It’s just a number, but at least it’s a good number.
There may be questions and concerns behind the number, but the unemployment rate in Georgia ticked down to 5.9 percent in August, nipping below 6.0 percent for the first time in seven years, according to a report from the Georgia Department of Labor.
After peaking in the wake of the Great Recession at 10.5 percent, that milestone seemed like a hopeful – and long-awaited – signal that the job market is in the midst of recovery.
After all, when it crossed the line going the other direction, the economy was staggering toward a cliff. Now, the picture has its shadows, but at least it seems to be brightening.
The jobless rate has fallen from 7.1 percent a year ago while the economy in that time has added 83,200 jobs and the number of employees being laid off has continued to decline, according to the labor department.
Job growth has come in nearly all sectors of the economy except government. There has been additional hiring in education, healthcare, leisure and hospitality, financial activities and construction. Professional and business services were flat in August, but they are up 19,100 jobs since last year.
First, more than 7,000 government jobs have evaporated since last year. And while private sector job growth has been broad, it has not been deep. In August a year ago, the economy added 14,300 jobs.
But hiring this August was much more modest – an additional 2,200 positions.
Moreover, the job growth of the past year is also weaker than it was during the two previous years.
That suggests that the economy may be decelerating.
The state’s decent numbers are also dependent on Atlanta’s hiring, said independent economist Michael Wald, formerly of the Bureau of Labor Statistics. “While the Atlanta metro area contains 61 percent of the state’s nonfarm jobs, it accounts for 79.8 percent of the state’s nonfarm job growth,” he said. “It shows you how much faster Atlanta is growing vs. the rest of the state, with a few exceptions, such as Savannah.”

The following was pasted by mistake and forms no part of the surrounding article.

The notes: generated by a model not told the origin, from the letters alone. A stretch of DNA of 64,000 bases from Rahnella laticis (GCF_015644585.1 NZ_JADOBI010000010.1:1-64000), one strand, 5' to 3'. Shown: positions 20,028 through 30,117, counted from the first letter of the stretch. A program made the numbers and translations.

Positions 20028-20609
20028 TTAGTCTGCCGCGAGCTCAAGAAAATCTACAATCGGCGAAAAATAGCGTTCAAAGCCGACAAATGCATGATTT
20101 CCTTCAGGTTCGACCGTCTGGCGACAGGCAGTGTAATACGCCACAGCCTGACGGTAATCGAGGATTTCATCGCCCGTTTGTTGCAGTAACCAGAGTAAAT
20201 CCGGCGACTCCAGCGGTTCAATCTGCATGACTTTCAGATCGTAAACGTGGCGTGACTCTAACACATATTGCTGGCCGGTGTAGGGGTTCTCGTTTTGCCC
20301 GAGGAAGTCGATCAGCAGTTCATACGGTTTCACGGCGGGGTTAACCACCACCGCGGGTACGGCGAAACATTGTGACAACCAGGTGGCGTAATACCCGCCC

Also troubling is the math behind the low unemployment rate.
Government surveys estimate the number of people actively seeking work. That number is then calculated as a share of the total workforce.
So the unemployment rate can fall not only if there are more people working, but if there is a shrinking pool of workers. And in August, there was both.
The workforce number doesn’t count people who have gone back to school, retired, decided to stay home with children or simply given up looking.
And in August, the number of people in the labor force dropped, said Mark Butler, the state labor commissioner. “We did see the amount of individuals in the workforce drop, which is expected. Due to the fact that a lot of individuals are going back to college, going back to school, (people) who had been in the workforce.”
According to the BLS, the number of people in the Georgia workforce grows in some Augusts – like last year – and drops in others. Since the recession ended, three Augusts have seen increases and two have seen declines.
The number of Georgians in the labor force is now more than 200,000 below the level of mid-2008. And the number of Georgians with jobs is also below its level of seven years ago – by 180,000.
If the same proportion of Georgians were in the workforce as in 2008, the unemployment rate would be higher.